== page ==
Posted on: 08/08/2017
The big utility companies have been called on to embrace the major changes underway in the energy system.
The call came in a report from Forum for the Future and Friends Provident Foundation which drew on the expertise of six former utility company chief executives, energy ministers and a high-ranking civil servant.
Contributors Volker Beckers, Joan MacNaughton and Ian Marchant wrote an open letter to the Sunday Times newspaper to accompany the report, saying the big players that they needed to change in order to avoid stranding their assets.
The report said forecasts for renewables and battery storage costs and deployment have been “chronically underestimated”, and added that the speed of the energy sector’s transformation has caught the industry off-guard, leaving the incumbents fighting for a place in the future market.
The paper warned investors that the “old-world business model of large power stations and passive consumers” is being rapidly undermined by a decentralised, renewable, digitised and people-led approach.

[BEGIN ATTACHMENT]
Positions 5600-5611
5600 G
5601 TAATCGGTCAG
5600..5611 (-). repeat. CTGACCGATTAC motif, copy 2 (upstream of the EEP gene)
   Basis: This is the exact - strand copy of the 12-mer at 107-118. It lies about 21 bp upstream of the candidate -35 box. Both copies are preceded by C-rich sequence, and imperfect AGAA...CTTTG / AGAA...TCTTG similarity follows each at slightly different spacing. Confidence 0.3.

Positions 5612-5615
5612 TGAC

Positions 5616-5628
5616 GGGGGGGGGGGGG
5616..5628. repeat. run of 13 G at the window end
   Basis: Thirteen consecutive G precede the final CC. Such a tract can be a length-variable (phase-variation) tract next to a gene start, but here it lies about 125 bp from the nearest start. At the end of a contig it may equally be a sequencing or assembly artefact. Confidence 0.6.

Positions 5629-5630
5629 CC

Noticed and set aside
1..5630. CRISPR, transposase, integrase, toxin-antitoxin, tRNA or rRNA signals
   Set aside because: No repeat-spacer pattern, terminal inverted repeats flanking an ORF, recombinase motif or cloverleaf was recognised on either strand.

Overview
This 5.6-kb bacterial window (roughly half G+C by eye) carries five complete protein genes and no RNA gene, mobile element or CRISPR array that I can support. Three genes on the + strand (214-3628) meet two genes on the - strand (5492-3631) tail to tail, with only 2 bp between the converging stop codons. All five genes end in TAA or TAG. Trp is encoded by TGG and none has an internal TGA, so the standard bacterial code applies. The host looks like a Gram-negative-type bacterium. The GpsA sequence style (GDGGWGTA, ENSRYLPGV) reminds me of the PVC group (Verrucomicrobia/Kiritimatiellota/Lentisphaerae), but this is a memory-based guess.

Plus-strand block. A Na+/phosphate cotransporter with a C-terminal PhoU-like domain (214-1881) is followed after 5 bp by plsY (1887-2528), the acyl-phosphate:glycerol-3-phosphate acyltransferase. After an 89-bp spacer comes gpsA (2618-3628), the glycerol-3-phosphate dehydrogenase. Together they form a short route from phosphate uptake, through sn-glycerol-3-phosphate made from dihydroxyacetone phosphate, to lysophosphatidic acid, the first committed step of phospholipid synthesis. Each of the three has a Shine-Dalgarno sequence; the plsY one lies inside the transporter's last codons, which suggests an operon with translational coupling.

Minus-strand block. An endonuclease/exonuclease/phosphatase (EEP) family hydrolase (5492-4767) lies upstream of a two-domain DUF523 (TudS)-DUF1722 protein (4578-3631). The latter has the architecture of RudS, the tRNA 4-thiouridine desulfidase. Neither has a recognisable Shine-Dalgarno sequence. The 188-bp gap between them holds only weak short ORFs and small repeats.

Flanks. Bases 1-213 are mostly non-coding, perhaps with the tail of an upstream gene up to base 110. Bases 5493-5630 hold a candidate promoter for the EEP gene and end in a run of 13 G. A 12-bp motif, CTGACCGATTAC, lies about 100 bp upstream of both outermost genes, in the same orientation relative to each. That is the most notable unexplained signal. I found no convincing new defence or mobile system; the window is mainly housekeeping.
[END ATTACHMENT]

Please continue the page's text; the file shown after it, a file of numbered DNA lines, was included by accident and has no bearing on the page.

The report also pointed out that the number of homes, communities and businesses now generating their own renewable power has risen to more than 900,000, up over 12,000% on 2010.
Challenges highlighted by the charities included decarbonising urban heating and electrifying transportation.
Other contributors to the research included former energy ministers Sir Ed Davey and Charles Hendry.
Marchant, who was Chief Executive at SSE from 2002 to 2013, said: “There is now a ‘prosumer’ revolution, where ordinary people and businesses are both producing more energy, with more and more households and communities becoming generators, actively creating their future energy system.”
Steve Holliday, UK Executive Director of National Grid between 2007 and 2016, added: “Energy policy can either speed up or slow down the rise of renewables, storage and electrification of heat and transport, but it cannot stop it.”
Will Dawson, Associate Director for Energy and Climate at Forum for the Future and the lead author of the report, concluded: “It’s important that the large energy companies that have dominated for so long are playing their part to the full so we don’t lose the expertise and valuable assets they have built up.”